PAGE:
One of the central mysteries in "The Half-Blood Prince" is the identity of the titular wizard, whose notes in Harry's potions textbook showed him to be a master spell-caster. Though some of the Prince's spells were dangerous, like the bloody Sectumsempra, their power and usefulness were undeniable. Harry began using the Prince's home-brewed formulae and spells, leading among other things to some of his few academic successes of the series.

After seeing what he believed to be the cold-blooded murder of Dumbledore by Snape, Harry pursues him in a rage. Remembering the power of the Prince's spells and unconcerned with their violence, Harry casts them at the fleeing Snape, who deftly counters them and replies: 

"You dare use my own spells against me? Yes, I am the Half-Blood Prince."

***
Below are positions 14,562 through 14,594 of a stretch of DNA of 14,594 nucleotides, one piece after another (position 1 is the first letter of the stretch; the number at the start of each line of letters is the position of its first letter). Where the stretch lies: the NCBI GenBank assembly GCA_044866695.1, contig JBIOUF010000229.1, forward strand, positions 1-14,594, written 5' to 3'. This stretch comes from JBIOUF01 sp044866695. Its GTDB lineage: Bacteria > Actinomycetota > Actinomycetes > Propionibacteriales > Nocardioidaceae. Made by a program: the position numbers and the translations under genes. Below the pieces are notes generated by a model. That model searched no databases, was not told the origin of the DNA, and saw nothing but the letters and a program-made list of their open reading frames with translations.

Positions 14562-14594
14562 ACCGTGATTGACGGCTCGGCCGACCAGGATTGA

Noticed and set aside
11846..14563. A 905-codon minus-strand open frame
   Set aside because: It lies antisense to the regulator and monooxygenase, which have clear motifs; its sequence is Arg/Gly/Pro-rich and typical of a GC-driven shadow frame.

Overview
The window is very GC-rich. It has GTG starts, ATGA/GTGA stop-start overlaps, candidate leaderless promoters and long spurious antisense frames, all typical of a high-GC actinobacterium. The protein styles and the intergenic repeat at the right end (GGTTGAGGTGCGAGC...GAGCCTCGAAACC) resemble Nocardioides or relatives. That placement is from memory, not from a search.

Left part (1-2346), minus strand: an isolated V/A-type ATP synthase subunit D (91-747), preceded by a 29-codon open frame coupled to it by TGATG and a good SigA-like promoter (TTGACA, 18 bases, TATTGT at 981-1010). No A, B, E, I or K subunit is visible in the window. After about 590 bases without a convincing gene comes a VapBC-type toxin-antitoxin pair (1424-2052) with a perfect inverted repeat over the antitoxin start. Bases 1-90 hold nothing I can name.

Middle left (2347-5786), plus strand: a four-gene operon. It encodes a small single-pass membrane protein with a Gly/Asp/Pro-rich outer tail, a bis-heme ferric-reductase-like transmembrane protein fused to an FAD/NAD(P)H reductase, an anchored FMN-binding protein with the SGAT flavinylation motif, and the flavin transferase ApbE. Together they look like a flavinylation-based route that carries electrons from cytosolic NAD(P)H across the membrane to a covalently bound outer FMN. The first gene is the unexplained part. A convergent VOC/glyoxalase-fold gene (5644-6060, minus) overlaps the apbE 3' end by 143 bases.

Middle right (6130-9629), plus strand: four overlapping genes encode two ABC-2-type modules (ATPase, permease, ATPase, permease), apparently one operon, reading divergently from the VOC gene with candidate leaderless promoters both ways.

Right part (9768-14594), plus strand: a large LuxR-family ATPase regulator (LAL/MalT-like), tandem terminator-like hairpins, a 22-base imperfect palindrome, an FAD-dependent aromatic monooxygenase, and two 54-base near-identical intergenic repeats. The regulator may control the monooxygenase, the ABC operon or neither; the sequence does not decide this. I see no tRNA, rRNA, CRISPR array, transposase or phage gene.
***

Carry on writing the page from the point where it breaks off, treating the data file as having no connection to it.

This came as a shock to most and remains one of the movies' more dramatic reveals. Not only did it appear to hammer home the idea of Snape as a cruel, wicked wizard (after all, who else would create Sectumsempra?), but it also made it clear that Snape was no pushover. For Snape to be the Half-Blood Prince, he would had to have been a genius from an early age. When combined with his apparent willingness to betray and murder Dumbledore, that made Snape a figure to be feared and respected.

Your mother's eyes

Many of Snape's most indelible moments come from his memories, gleaned from his last tears and the Pensieve. However, just before supplying Harry with his tears, Snape whispers one of his most moving lines:

"Look at me. You have your mother's eyes."

Those are Snape's dying words. He chokes them out while in Harry's arms, and that five-word phrase carries a crushing amount of weight. In Snape's last moments on Earth, all his thoughts are on Lily Potter, the love of his life. What brainpower remains fixates on Harry, the last vestige of Lily's grace and a hero worth dying for. After a lifetime of pain, deception, and longing, Snape was finally on the edge of resting and could do so confidently, knowing that Lily lived on in Harry.